EU USA

EU-U.S. Transatlantic Relations: Navigating Uncertain Times

May 4, 2023

The United States and the European Union (EU) have enjoyed a long-term strategic political, economic and trade partnership for many decades. However, the last few years have been challenging for several reasons and it’s evident on both sides of the Atlantic that these two need to strengthen their dialogue and cooperation if they want to keep their strategic relationship alive and well functioning.

In summer 2022, President Biden signed the Inflation Reduction Act (IRA) into law. This move, much anticipated and welcomed for several reasons, however, was met with a heavy dose of criticism in Brussels and other EU capitals, where many expressed concerns over how some of its provisions will negatively impact the EU businesses and consequently severely complicate the EU-U.S. strategic relationship.

Inflation Act: Its Impact on the EU-U.S. Relations and EU’s Reaction

 One of the most important rules of the U.S. IRA is that it provides $369 billion subsidies for spending on climate and energy policies.

Specifically, the Inflation Act offers tax credit for US consumers to purchase new and used electric vehicles. However, to be eligible for this tax credit, consumers must purchase cars assembled in North America from producers that source the materials from local North American markets or countries with which the United States has a trade agreement.

The limitation of subsides to U.S.-centric businesses triggered a heavy criticism in the EU. Many believe that it puts the EU businesses at a disadvantage and will eventually result in an outflow of clean and green industries from the EU to the United States. The concern here is that the Inflation Act will ultimately help make the United States a center of clean technologies, a development that would be welcomed in any other circumstances, but that it will happen at the EU’s expense.

Others go even further and accuse Washington of effectively launching an economic attack on the EU industries, which have already been struggling due to the COVID-19 pandemic and the war in Ukraine, and starting what essentially looks like a trade war.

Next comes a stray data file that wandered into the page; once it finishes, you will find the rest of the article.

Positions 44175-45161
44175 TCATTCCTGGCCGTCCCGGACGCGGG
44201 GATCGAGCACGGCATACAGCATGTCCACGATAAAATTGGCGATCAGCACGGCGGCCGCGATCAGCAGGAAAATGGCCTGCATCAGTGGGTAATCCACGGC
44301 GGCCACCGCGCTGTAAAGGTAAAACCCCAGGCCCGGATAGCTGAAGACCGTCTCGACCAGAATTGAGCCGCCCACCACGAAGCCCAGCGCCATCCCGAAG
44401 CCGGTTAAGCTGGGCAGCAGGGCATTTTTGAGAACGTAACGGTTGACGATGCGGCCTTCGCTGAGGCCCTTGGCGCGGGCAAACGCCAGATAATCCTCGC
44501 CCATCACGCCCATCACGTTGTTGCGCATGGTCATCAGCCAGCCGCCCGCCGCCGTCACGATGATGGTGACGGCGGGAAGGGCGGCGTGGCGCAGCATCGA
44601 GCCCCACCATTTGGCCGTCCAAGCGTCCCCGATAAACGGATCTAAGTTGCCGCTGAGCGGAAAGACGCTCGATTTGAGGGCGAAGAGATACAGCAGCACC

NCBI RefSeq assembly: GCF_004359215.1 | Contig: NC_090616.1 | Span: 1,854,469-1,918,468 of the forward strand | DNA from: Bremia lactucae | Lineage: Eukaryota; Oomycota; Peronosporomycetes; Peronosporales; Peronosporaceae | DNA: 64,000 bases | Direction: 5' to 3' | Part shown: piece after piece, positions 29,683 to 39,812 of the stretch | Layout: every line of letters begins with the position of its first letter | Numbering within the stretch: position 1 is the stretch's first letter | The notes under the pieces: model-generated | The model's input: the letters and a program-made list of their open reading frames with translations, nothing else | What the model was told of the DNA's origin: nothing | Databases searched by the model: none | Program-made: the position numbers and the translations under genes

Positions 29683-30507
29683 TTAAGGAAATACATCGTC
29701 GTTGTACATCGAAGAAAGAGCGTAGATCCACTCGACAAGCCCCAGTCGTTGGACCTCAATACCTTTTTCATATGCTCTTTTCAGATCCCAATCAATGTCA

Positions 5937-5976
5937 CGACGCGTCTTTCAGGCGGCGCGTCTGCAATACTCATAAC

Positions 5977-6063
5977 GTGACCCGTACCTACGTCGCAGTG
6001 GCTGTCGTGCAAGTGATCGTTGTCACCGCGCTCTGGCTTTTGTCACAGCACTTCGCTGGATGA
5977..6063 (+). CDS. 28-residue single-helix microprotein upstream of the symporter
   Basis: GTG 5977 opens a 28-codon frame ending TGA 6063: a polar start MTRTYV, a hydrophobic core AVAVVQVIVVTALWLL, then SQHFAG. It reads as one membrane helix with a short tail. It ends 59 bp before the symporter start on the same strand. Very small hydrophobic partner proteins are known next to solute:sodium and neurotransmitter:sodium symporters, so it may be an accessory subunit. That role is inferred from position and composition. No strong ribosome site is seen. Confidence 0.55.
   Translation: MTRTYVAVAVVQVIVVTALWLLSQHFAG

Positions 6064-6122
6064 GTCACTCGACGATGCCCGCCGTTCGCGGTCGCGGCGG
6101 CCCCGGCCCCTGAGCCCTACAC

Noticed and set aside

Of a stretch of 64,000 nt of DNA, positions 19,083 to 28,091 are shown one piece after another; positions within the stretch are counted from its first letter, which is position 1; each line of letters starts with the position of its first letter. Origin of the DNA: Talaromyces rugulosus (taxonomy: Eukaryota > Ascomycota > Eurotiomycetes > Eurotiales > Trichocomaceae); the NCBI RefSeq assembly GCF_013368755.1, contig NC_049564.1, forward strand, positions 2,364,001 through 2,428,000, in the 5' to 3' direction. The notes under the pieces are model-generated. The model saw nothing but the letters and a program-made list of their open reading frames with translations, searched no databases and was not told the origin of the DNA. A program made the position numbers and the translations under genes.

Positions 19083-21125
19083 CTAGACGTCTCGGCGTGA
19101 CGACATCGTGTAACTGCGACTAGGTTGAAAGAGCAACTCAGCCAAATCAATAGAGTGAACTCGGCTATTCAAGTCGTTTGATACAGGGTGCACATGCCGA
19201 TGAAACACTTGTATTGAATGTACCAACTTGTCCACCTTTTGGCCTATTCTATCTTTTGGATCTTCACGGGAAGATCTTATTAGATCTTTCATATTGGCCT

After an initial shock, EU leaders started developing counteracting measures such as implementing the European Green Deal. This act proposes, among other issues, a significant relaxation of the EU’s state aid rules regarding investment in clean and green technologies. Other initiatives also surfaced, including: President Macron’s idea to have a “Buy European Act,” which would put European companies at an advantage in public procurement processes.

Uncertain Transatlantic Future in Need of More Partnership and Inclusivity

Unquestionably, the past few years have been trying for the U.S.-EU strategic partnership.

Firstly, the EU and the United States failed to reach an agreement on a much-anticipated Transatlantic Trade and Investment Partnership (TTIP). The negotiations, which started in 2013, failed in 2016 due to unreconcilable differences over several issues. Inability to reach consensus and sign a comprehensive trade and investment agreement was seen as a major failure on both sides of the Atlantic as well as globally. In a certain way, it sent a signal that these two might not be such strategic and close partners as they like to claim. Secondly, the Trump presidency brought additional tensions while putting a further strain on the transatlantic dialogue.

Hence, when Joe Biden was selected as the next US president in November 2020, it seemed that the EU and US would eventually enter a new, more constructive, era of their strategic partnership. Undeniably, things seemed to be on a track for a while, but the Inflation Act changed, yet again, unfavorably the course of this relationship.

Over the past few months, the political leadership of both, the EU and the United States, have frantically made a few attempts to help ease transatlantic tensions. Most notably, president Macron visited Washington in December 2022 and Ursula von der Leyen visited in March 2023. Both held joint conferences with President Biden to underline that the EU and US remain close partners and are committed to finding a feasible solution from the current impasse.

However, over six months in, there is no definitive solution on the table yet. If anything, these past few months showed that if the EU and the United States intend on maintaining their strategic partnership, they really need to strengthen their mutual dialogue and find ways for cooperation that will be tighter and more inclusive of their respective interests.

While it’s much welcomed and savvy for Americans to increase their commitment to clean and green industries, it’s puzzling to observe how it has been done. The EU, which has its own embassy in Washington, D.C., along with political representations from 27 EU member states, seemed to be blindsided by the Biden administration’s U.S.-centric provisions. And this is not a development that one would expect in the relationship that likes to be known as strategic.

With the war in Ukraine, raising competition from other aspiring global powers, looming global recession and other divergent issues the future of transatlantic relations is uncertain. While there are no major reasons to believe that there will be a serious freeze between Washington and Brussels, it is obvious that the EU and the United States struggle to find a solution that would satisfy both sides. And this lack of unity puts a serious question mark over how their strategic partnership can further develop and thrive.

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